It may not be the ship that made the Shell Run in less than 12 parsecs, but a SpaceX "Falcon" launched into space just in time for Star Wars Day.
The Falcon 9 rocket (named by SpaceX boss Elon Musk in honor of the fictional Millennium Falcon of "Star Wars") launched a kite supply ship this morning with NASA cargo from the Cape Canaveral Air Force Station in Florida was filled. Coincidentally, the mission started on May 4th or May the Fourth, as the fans of the "Star Wars" movie franchise call it.
"May the Fourth be with you," said SpaceX Manufacturing Engineer Jessica Anderson, while signing the agreement's live startup commentary, a recall on the phrase "May the Force be with you" the Jedi in the "Star Wars." "Movies. NASA spokesman Jennifer Wolfinger repeated these words in the space agency's own broadcast.
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SpaceX has developed three types of Falcon missiles over the years: the small Falcon 1, the Falcon 9 workhorse, and the heavy-lift Falcon. And though they do not look like the iconic Millennium Falcon flown by Han Solo and his Wookie buddy Chewbacca in "Star Wars," there are some striking similarities between the two spacecraft.
A Reusable Cargo Freighter
Just as the Millennium Falcon is a Corellian freighter, cargo loads (and sometimes passengers) across the galaxy, SpaceX's Falcon 9 and Falcon Heavy boosters are built-in payloads into orbit , (SpaceX no longer flies with Falcon 1 missiles, the last was flown in 2009.)
The first stages of the Falcon 9 and Falcon Heavy rockets are reusable, as is the Millennium Falcon. In the "Star Wars" universe Han Solo and other characters regularly refuel and fly their Falcon again and again.
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During today's launch of Falcon 9, SpaceX brought the Boost's first stage to Earth with a point on a drone ship back the Atlantic Ocean about 19 km off the coast of Florida. The booster will eventually fly back and bring more NASA cargo to the station on at least one more mission, possibly after a third mission, said Kenny Todd, NASA International Operations Manager and Space Station Integration after the successful launch.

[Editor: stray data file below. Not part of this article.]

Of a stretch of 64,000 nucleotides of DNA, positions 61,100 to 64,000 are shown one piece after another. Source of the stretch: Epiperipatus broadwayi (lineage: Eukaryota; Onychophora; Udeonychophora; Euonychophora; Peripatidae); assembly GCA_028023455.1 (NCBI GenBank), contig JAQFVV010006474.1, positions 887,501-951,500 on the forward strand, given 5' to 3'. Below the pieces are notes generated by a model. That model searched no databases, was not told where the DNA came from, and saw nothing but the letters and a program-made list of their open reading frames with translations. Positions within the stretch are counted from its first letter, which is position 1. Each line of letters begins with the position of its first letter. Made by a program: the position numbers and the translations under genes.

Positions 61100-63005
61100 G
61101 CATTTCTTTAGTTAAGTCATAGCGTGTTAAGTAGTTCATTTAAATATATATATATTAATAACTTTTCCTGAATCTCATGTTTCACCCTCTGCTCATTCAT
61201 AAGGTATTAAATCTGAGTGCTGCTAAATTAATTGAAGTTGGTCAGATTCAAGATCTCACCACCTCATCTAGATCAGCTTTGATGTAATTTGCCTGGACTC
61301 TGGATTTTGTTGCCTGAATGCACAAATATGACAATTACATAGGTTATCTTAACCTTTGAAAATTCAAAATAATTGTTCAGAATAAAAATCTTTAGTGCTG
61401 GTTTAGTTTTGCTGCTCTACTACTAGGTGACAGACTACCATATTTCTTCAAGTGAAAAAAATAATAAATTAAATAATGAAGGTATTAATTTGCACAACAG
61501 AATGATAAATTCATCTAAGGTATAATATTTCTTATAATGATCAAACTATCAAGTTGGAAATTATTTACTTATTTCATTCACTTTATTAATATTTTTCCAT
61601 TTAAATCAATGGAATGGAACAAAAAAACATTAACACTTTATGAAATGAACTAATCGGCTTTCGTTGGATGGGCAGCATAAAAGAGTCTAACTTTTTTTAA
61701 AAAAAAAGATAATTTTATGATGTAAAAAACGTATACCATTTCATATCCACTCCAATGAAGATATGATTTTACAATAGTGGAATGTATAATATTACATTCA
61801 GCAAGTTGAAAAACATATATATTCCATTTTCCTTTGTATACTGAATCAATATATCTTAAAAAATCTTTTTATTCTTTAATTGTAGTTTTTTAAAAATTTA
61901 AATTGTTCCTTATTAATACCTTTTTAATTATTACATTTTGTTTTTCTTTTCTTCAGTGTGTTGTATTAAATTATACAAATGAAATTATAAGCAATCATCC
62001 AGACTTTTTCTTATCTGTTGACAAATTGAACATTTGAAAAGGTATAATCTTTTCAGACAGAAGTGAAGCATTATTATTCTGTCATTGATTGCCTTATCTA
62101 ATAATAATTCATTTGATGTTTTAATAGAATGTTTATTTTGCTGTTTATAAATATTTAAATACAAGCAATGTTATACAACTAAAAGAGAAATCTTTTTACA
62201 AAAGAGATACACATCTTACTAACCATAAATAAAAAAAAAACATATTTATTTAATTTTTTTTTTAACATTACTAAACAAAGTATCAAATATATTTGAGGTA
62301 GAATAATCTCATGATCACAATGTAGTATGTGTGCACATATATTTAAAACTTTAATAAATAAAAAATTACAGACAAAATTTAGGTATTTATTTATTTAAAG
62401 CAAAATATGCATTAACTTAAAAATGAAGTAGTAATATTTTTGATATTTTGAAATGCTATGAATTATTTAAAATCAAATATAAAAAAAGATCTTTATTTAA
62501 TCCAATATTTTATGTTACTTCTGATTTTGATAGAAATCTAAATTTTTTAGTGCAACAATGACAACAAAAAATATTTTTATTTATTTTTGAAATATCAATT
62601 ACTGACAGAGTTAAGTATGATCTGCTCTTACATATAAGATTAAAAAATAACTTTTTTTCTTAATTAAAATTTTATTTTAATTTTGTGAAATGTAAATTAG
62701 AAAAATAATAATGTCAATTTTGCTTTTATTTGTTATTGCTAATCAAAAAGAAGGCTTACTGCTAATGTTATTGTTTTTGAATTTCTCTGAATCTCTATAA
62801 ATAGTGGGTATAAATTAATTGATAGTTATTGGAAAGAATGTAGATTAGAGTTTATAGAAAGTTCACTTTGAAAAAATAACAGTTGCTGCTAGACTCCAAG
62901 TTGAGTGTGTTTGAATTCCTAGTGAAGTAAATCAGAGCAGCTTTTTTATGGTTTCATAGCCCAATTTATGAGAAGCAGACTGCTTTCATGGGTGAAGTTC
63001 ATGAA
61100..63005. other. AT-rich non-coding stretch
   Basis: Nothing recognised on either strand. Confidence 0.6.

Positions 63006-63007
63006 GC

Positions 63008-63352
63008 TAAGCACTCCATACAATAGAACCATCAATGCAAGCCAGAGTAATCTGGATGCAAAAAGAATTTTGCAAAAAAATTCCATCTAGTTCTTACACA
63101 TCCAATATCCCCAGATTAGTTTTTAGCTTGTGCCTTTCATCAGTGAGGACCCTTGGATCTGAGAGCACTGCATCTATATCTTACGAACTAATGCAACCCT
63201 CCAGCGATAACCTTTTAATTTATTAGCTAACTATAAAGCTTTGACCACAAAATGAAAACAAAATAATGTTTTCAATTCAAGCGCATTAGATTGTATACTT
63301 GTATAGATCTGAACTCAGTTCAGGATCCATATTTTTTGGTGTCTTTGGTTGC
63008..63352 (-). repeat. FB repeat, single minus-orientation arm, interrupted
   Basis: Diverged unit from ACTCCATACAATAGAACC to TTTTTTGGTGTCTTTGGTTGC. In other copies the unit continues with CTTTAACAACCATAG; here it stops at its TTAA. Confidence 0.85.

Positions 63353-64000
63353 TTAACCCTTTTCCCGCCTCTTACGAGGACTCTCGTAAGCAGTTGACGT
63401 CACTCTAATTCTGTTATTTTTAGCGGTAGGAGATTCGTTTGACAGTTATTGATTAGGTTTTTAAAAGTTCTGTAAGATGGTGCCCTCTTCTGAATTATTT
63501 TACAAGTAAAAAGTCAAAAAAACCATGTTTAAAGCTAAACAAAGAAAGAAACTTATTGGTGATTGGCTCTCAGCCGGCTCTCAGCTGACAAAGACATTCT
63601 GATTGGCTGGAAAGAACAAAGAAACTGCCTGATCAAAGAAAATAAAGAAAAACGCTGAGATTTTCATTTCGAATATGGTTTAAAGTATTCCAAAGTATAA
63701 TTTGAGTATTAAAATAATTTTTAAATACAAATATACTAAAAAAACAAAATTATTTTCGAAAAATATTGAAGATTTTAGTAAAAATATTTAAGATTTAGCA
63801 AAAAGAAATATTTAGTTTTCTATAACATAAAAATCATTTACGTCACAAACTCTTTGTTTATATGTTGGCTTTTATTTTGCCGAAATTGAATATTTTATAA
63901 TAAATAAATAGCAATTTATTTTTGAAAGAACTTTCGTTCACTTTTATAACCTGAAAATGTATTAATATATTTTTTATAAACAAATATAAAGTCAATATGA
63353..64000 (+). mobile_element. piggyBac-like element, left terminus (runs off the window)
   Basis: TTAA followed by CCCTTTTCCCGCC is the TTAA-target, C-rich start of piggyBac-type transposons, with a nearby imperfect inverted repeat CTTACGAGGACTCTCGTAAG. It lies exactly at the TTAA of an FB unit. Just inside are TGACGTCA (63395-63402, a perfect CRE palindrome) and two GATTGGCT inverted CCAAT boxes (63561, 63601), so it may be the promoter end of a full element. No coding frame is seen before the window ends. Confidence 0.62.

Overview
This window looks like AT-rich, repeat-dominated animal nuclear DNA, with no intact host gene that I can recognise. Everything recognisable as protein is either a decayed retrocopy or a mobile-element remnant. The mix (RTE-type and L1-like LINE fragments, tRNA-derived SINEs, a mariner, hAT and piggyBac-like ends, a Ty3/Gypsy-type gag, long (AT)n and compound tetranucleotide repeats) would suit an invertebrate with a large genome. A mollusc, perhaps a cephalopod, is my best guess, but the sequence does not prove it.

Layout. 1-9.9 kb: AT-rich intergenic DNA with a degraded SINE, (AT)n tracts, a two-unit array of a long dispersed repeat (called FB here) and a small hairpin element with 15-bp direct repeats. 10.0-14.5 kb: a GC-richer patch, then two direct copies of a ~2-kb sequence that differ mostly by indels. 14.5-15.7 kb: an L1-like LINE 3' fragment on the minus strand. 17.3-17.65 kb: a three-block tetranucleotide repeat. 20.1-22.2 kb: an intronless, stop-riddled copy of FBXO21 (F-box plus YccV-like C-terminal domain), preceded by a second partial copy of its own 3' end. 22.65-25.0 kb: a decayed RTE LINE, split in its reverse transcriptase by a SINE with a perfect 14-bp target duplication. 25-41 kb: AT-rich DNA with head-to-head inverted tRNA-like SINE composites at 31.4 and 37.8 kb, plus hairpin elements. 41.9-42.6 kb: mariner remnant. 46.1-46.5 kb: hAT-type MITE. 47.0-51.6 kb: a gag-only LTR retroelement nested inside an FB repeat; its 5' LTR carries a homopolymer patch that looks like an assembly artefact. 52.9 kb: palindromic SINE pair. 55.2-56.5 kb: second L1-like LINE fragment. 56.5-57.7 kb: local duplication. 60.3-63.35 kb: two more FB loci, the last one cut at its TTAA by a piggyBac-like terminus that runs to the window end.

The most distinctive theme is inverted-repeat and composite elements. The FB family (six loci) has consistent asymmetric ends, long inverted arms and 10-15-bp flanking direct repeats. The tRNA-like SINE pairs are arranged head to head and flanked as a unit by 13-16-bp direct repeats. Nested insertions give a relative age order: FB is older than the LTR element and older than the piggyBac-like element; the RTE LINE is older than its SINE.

Elon Musk SpaceX hopes to fly a Falcon 9 rocket twice within 24 hours. This would equate the SpaceX rockets with the Millennium Falcon, who seemed to have made the journey from Tatooine to the Death Star (near the former Alderaan site), only to flee the Empire and the rebel base on Yavin 4 throughout the Federal Republic to reach the same day in "Star Wars: Episode IV – A New Hope".
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The Millennium Falcon is not the only fictional object SpaceX has named after its vehicles. For example, the Dragon Spacecraft was named after Puff, the magical dragon, Elon Musk said. The company's drone landing pads, "Of course I still love you" and "Just Reading Instructions", were named after the gigantic starships of the series "The Culture" by science-fiction author Iain M. Banks.
It's just coincidence that SpaceX's Falcon 9 launched the Dragon Cargo mission for NASA on "Star Wars Day".
The mission was originally scheduled for launch on April 26, but was delayed several times to allow time for additional vehicle checks, optimal flight trajectory conditions for the flight, a small helium leak at the launch pad, and an electrical problem at the launch pad to fix drone ship.
Dragon carries more than 5,500 pounds. (2,495 kg) Experiments and supplies for astronauts on the International Space Station. She will arrive in the Orbita lab early Monday (6th May).
You can follow live the arrival of Dragon live by courtesy of NASA TV on Monday at 5.30am (9:30 GMT).